With the salaries today’s NHL players make it’s hard to imagine any of them hating to play for their team. However, there are some reasons players want to leave town, such as unappreciative fans or incompatible teammates, head coaches, general managers or team owners. When it comes to the Toronto Maple Leafs, several players hated skating for the team when Punch Imlach was head coach and/or general manager and Harold Ballard was the franchise owner. Some players simply didn’t get along with one or both of them and their life was made a misery.
Ironically, other players were huge supporters of Imlach and Ballard and vice versa and couldn’t have been happier anywhere else. Some players such as Dave Keon and Darryl Sittler had excellent seasons in Toronto and were quite happy for the majority of the time, but things turned sour towards the end of their days. Therefore, they’ve been left off this list of eight players who loved being a Maple Leaf and seven who hated it. These 15 players, some of them Hall of Famers, went through different extremes in Toronto during their careers there and either loved or likely hated it.
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15 Loved: Tiger Williams
Dave ‘Tiger’ Williams, the NHL’s all-time leader in regular-season penalty minutes with 3,966, may have been from Weyburn, Saskatchewan, but loved playing in Toronto from 1974 to 1980. It’s easy to see why since he played alongside talented teammates such as Darryl Sittler, Lanny McDonald, Borje Salming, Jim McKenny and Ian Turnbull. Williams was the team’s enforcer, but also had an offensive knack and finished his career with 241 goals and 513 points in 962 games with another 35 points and 455 penalty minutes in the postseason. The ultra-competitive Williams was never afraid to drop the gloves and the love Leafs’ fans showered upon him made his job much easier. But his biggest supporter of all was Harold Ballard. In fact, Williams hunted down a grizzly bear one year and presented Ballard with the skin as a present for his office. Like many players of his era, the only member of the team’s brass Williams clashed with was GM Punch Imlach, who traded him to Vancouver in 1979-80.
14 Hated: Shayne Corson
A player must hate playing for a team if he walks out on his teammates during a playoff run, which is exactly what Shayne Corson did back in April of 2003. The left-winger had made a name for himself as a useful player and consistent scorer with Montreal, Edmonton and St. Louis before joining the Leafs in 2000 as a free agent. He scored just26 points in his first season with the Leafs and 33 the next campaign while playing with his brother- in-law Darcy Tucker. He played just 46 games in his third season and posted 15 points. Corson was scratched by head coach Pat Quinn for two straight playoff games against Philadelphia and the player reacted by “resigning” from the team. Corson was allegedly a disruptive influence in the dressing room and was at loggerheads with both Quinn and fellow winger Gary Roberts. Corson’s contract was due to expire just two months later and it was reported that Quinn had no intention of offering him a new deal. Corson, who suffered from ulcerative colitis, played 17 more games in the NHL with Dallas before retiring in 2003-04.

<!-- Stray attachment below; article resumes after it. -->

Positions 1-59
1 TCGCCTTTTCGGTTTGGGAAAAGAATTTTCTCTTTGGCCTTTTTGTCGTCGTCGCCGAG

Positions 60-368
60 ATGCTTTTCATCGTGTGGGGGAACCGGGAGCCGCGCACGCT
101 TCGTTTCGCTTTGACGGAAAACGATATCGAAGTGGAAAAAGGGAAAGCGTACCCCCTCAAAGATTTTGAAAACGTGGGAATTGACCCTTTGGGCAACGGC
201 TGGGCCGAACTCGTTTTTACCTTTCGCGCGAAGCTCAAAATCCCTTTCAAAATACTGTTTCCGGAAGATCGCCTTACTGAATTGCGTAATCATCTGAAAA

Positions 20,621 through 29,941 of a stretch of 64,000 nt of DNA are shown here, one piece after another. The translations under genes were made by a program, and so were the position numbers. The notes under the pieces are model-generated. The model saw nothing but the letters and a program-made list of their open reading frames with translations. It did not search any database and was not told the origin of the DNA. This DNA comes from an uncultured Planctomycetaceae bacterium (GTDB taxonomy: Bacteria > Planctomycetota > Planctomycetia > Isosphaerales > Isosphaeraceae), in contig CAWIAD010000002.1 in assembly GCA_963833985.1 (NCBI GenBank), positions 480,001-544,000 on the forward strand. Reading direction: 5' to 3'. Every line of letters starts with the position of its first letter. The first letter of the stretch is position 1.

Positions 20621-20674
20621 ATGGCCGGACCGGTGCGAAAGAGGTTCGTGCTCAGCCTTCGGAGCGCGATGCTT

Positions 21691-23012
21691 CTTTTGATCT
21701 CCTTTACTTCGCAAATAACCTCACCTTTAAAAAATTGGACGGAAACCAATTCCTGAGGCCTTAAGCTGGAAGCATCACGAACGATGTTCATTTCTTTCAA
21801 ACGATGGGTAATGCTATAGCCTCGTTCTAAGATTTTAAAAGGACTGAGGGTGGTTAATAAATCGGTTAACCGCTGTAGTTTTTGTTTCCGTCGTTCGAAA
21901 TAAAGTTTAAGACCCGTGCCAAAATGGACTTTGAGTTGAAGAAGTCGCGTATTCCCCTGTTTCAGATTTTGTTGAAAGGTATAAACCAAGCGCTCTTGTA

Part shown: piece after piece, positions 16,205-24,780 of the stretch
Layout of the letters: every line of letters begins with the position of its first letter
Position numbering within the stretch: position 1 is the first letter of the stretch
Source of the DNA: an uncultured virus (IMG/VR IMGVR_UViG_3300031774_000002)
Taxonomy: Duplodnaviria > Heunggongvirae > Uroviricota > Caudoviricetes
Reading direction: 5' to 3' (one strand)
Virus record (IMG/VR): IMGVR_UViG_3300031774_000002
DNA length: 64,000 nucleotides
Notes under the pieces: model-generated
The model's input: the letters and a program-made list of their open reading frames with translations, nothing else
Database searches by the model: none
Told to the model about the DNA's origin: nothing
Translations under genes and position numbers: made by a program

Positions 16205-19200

13 Loved: Wendel Clark
There’s a common thread with all the players who loved being a Leaf when Harold Ballard owned the club, and that’s the fact they were all favourites of his. Once the boss had a player’s back, he could do no wrong in Ballard’s eyes. It also helped that these players were fan favourites because of the style of hockey they played and the heart they showed. Former captain Wendel Clark was another prime example. Clark, the first-overall draft pick in 1985 became another legend and hero to Leafs’ fans and was one of the city’s most popular athletes ever. Clark’s NHL career lasted from 1985 to 2000 and he showed his love for the Leafs by enjoying three separate stints with the club. Clark could do it all, skate, score, hit and fight and is the Leafs’ all-time leader in playoff goals with 37. He retired with 330 goals and 564 points in 793 games with 1,690 penalty minutes and 69 points in 95 postseason outings with 201 penalty minutes. Clark still remains with the Leafs as an ambassador.
12 Hated: David Clarkson
Thirty-two-year-old winger David Clarkson wouldn’t be human if he didn’t hate his short time as a Maple Leaf. He signed a ridiculous seven-year contract as a free agent with Toronto worth $36.75 million after leaving New Jersey in the summer of 2013. Most of the fans hated the contract even though Clarkson would have been insane to reject it. Clarkson’s Toronto career started badly as he was suspended for the first 10 games of the 2013-14 season for his foolish involvement in a pre-season brawl with Buffalo. He ended up playing 60 games that campaign and chipped in with a measly 11 points. Clarkson quickly became a target of the boo birds and the Leafs realized they made a huge mistake signing him. With an incredible stroke of luck, they were able to unload Clarkson and his contract to Columbus in 2015 for Nathan Horton. It seems the Leafs would rather pay the salary to an injured Horton than a healthy Clarkson at the time.
11 Loved: Doug Gilmour